The Angling Trust continues to take a proactive stance in dealing with poaching and fish theft, two issues which are of great concern to anglers. Unfortunately there has been confusion amongst the law enforcement agencies and the public regarding their responsibilities, who anglers should contact and how the reporting and enforcement system works.
To address this, Angling Trust Fisheries Enforcement Manager Dilip Sarkar MBE – a retired police officer – and Adrian Saunders, the Environment Agency’s National Fisheries Enforcement Campaigns Manager, produced the “Elementary Guide to Angling Law & Fishery Enforcement”.
This Elementary Guide to Angling Law & Fishery Enforcement is available as a free download from the Angling Trust website HERE.
Importantly, the Guide has now been endorsed by the Police National Wildlife Crime Unit and uploaded to the Police Online Knowledge Area (POLKA) a central repository of guidance material that all Police Officers have at their fingertips. The National Wildlife Crime Unit have also arranged for links to be placed on its website to the Angling Trust’s webpages for the Voluntary Bailiff Service and Building Bridges Project.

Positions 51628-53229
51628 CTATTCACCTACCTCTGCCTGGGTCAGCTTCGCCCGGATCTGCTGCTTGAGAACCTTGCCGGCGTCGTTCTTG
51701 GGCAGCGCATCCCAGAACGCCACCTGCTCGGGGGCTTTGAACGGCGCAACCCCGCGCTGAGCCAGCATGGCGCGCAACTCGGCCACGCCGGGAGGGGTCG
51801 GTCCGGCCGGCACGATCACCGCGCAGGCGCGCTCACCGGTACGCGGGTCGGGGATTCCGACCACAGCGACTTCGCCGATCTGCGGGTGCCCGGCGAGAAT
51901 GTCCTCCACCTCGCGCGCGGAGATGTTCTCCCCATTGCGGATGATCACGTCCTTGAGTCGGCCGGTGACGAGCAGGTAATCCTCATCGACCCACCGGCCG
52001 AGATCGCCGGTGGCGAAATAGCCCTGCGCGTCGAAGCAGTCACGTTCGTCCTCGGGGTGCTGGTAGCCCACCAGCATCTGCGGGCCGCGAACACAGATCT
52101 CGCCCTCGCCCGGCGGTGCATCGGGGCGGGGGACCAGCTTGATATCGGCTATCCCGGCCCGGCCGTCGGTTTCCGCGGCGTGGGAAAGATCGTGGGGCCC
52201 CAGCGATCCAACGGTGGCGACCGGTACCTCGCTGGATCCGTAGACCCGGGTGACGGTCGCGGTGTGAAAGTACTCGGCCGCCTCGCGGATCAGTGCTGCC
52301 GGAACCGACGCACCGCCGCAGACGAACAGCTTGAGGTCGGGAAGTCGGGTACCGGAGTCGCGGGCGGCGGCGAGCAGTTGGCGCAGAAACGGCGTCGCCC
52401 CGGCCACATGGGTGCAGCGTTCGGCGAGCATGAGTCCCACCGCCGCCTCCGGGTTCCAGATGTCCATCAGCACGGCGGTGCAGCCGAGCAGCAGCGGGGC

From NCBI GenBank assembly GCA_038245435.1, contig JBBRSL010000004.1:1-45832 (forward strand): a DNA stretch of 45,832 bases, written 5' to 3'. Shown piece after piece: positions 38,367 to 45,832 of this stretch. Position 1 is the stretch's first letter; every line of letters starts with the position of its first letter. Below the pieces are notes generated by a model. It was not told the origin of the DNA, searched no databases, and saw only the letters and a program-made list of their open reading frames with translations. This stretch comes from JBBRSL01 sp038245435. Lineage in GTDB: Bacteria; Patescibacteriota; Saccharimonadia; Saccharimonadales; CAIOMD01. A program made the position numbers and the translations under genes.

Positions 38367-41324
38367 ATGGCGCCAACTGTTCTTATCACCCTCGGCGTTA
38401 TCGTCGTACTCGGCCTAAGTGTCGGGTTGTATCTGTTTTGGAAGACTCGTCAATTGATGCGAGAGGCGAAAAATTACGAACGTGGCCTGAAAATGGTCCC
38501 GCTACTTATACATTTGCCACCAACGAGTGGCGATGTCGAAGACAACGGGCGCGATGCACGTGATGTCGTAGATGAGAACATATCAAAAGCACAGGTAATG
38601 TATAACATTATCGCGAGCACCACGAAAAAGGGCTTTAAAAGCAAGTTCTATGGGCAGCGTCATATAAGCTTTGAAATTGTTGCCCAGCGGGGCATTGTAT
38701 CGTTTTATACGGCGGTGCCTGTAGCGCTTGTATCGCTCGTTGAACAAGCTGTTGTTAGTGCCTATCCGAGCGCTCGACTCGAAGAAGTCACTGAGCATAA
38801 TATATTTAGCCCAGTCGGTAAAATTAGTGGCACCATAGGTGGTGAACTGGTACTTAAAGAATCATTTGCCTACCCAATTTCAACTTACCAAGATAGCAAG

Dilip Sarkar said “This is massive progress, because the Guide will be available to every Police Officer throughout the land and an Officer who finds him or herself dealing with a report of poaching or fish theft can refer to the Guide and will know exactly what action to take.
Also, if incidents are reported to the Police but the response is confused or indecisive, anglers can impress upon Officers that all the information they require is available in this document on POLKA. This will undoubtedly help ensure that poaching and fish theft are dealt with for what they are – criminal offences.
Links from the NWCU website to the Angling Trust website will make it easier for everyone to find out how the Trust are working to combat poaching and fish theft, get information on our projects in these areas and promote the partnership work we carry out with the Police and Environment Agency to tackle these issues on behalf of angling”.